The University of St. Thomas

Center for Catholic Studies | Habiger Institute

A Day at Castel Milano

A Day at Castel Milano

A Day in the Life of the Fraternity of St. Michael/Men's house
by William Manaker 

God, come to my assistance.

Lord, make haste to help me.

Glory to the Father…


            These are the words which begin the day of a man of the Fraternity of St. Michael.  Each morning, we make a pilgrimage to Florance Chapel on campus to chant Morning Prayer at six-thirty and then attend Mass at seven.  We start our day much earlier than most college students, but we do so intentionally: to unite ourselves in prayer, ask for the Lord’s help, and consecrate the day to Christ.  This time spent in prayer with our brothers is the most important thing we do each day; it gives spiritual depth to the life of the Fraternity and sustains us for the work of the day that is ahead.

            I usually eat breakfast before we leave the house for Morning Prayer, so after Mass I spend a few minutes in prayer and then head off to classes for the day.  Study is important for us in the Fraternity; however, class and homework is only a part of how we live out our vocation as students.  We often have conversations about things we are studying, and we occasionally attend talks and presentations as a Fraternity.  Ultimately, we try to make study a way of life rather than simply something we have to do.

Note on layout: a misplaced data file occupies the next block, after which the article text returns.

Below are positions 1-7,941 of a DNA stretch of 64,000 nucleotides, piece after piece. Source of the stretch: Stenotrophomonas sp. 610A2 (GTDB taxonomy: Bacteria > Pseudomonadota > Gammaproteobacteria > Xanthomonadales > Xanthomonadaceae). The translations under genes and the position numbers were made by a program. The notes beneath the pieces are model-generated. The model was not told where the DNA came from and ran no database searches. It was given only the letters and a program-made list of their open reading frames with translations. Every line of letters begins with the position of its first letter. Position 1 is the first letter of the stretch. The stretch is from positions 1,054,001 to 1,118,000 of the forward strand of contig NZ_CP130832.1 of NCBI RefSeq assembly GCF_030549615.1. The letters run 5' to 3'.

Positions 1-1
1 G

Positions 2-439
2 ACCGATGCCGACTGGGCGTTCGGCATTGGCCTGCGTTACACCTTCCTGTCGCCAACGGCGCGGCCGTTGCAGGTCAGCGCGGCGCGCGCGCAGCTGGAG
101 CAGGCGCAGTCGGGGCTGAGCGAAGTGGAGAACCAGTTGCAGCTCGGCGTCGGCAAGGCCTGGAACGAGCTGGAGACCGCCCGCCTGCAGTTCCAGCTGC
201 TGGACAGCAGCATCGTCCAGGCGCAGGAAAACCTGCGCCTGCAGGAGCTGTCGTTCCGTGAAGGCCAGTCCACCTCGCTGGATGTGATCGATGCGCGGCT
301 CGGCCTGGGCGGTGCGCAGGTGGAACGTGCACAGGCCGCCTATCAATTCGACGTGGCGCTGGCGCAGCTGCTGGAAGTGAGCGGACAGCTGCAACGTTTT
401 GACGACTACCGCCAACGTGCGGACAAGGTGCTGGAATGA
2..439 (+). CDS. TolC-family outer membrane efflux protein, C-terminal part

I am a member of the cross country team, so in the afternoon I go to practice and take part in a physical workout that complements the mental one which my studies give me.  After practice, I head back to the house, taking my time and saying the Rosary along the way.  On Mondays this semester we have Formation Night—an evening that includes dinner as a Fraternity as well as a short talk on some area of formation.  This formative element is essential to the life of the Fraternity—it makes more than just a group of guys who happen to be living together.  This semester we also have house dinners on Wednesday.  Our house dinners are a time for us to build fraternity among the men in the house.  We will often have a guest or two over as well so that the joy and spirit we have as a Fraternity can be shared with others. 

            Once dinner is over, we all pitch in to help clean up and wash the dishes.  After a bit more homework, it is time to sleep.  I head up to my room, examine the day in prayer, and ask for grace to persevere in serving the Lord.  In the morning, it will be time to begin the cycle again.